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Hungary, Hungry, and The Hunger Games

26 Mar
I can’t tell you how impressed I was with Helen Handler. It was my first time listening to a holocaust survivor tell their story. I sat there in awe of her tale of survival.  How a 5th generation Hungarian Jew from a well-educated successful family finds herself alone at 15 in the Auschwitz camp. The word hunger crept up from “Hungarian” to hungry, to my st…omach growling, and then to the Hunger Games.  Thinking about the Nazi’s killing in gas chambers to kids killing kids for food for their districts.  Helen described how they would have “coffee” that wasn’t anything but warm for breakfast, a rotten vegetable soup (which if they were lucky would have a piece of potato in it the size of a pea) for lunch and slice of stale bread with butter for dinner.   I then look to the Hunger Games where Katniss and Rue were cooking up a dead squirrel or rat for dinner.  Helen said the Nazis told they shall eat rotten vegetable soup because they were rats.  Tonight, the discussion of freedom will be our topic.  How lucky we are to be safe in our homes and with our families.  How lucky we are to have food and peace at home.  With Passover around the corner, we can reflect on thousands of years of Jewish survival and renewal. In June when my mother and I go to Auschwitz, I will arrive with a different perspective.  I will think about how Helen arrived after standing for four days in a crowded cattle car only to be permanently separated from her family minutes later.  It is all pretty heavy but important to hear and never forget.
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2 Comments

Posted by on March 26, 2012 in Poland, Poland and Lithuania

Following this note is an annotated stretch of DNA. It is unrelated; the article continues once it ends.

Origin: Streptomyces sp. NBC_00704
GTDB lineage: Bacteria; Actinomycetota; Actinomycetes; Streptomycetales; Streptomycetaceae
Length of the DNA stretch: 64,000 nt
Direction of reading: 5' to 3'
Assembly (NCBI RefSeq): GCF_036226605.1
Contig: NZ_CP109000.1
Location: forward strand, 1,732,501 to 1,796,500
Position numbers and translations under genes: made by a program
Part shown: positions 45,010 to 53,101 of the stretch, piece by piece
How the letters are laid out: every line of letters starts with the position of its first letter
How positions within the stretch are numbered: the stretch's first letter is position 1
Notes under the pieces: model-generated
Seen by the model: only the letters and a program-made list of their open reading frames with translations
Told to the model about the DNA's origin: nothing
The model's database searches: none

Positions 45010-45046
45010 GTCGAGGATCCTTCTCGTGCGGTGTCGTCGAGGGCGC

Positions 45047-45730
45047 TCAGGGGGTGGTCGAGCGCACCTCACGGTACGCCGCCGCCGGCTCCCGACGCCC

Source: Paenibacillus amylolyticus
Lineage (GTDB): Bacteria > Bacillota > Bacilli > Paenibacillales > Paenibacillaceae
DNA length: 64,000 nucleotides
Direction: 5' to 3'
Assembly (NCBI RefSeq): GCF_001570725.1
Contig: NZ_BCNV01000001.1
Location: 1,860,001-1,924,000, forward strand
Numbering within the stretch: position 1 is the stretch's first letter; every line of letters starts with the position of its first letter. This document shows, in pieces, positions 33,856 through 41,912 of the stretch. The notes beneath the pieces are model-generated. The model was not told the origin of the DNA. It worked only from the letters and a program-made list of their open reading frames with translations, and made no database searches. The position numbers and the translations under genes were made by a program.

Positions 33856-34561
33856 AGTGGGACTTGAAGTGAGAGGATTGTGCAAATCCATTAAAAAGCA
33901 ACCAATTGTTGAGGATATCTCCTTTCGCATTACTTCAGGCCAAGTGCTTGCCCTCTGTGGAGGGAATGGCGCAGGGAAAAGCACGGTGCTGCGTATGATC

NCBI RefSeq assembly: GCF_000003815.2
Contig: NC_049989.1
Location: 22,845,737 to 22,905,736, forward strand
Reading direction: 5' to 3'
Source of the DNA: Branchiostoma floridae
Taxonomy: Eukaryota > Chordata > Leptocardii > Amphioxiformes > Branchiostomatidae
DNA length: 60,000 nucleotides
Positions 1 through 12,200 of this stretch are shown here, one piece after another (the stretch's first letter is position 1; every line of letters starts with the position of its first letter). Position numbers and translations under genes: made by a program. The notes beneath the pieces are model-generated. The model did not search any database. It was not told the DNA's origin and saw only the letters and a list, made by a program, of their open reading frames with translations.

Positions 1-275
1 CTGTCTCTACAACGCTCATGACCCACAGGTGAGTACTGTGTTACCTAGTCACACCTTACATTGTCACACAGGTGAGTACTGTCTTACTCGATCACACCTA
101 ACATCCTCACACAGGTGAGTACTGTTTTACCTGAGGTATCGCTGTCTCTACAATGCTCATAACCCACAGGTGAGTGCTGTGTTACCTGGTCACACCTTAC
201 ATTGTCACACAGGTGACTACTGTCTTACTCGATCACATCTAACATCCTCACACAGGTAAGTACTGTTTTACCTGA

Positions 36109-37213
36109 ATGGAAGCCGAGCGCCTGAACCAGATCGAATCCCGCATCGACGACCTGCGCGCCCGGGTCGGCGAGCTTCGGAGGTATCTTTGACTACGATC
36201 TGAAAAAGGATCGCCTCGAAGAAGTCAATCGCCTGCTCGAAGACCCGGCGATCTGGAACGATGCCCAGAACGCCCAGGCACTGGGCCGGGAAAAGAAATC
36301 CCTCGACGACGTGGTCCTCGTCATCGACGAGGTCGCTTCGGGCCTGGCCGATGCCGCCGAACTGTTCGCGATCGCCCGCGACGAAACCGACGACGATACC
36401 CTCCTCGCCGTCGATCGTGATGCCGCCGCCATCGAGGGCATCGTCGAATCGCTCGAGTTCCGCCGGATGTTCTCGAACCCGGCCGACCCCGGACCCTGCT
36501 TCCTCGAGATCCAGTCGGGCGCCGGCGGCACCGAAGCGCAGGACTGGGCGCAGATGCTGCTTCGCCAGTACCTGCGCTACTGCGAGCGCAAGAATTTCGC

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2 responses to “Hungary, Hungry, and The Hunger Games

  1. Stella Zack

    April 8, 2012 at 8:51 pm

    I had not read this blog until now… When I went to the Holocaust Museum in Washington DC many things affected me because there was much I knew about from history class and family history but much that I didn’t because it was never detailed in any history class… One of the things that affected me greatly was the cattle car that they had on display. I think of the size of the ones we see today and was shocked at the size of the one on display…It was very small and to think of how many people were crowded into it….I closed my eyes and could literally feel the pain and terror. I was talking to my sister-in-law who shared a story with me about her father’s experience in WWII…He would not talk about anything from the war but Debbies mom was in the hospital and her roommate was a holocaust survivor. Debbie remembers being in the room when her mother told her father about it and they discovered that her father had been part of the group that liberated the camp that the roommate was in. Her father ans this woman cried together and he took her hands and said to her “we will never talk about this again, right?” to which she replied “right” She was discharged the next morning so Debbie could not find any other information. We are at the end of the generation who know first hand what happened between 1939 and 1945 and cannot let the history disappear.

     
    • Beth Katz

      April 9, 2012 at 2:22 pm

      Stella, I heard the same that the cattle cars were tiny. It must have been terror. What an incredible story about Debbie’s father. It is interesting how the survivors deal with moving forward or just don’t. I think they have been scared for life and for some not talking is their best solution to keep themselves strong. Others like Helen wants to teach the world about her experience and not to ever let it happen again. It is so personal, I don’t know how I would feel if it was me. Such a horrible time in our world history. Thanks for the comment. xxoo

       

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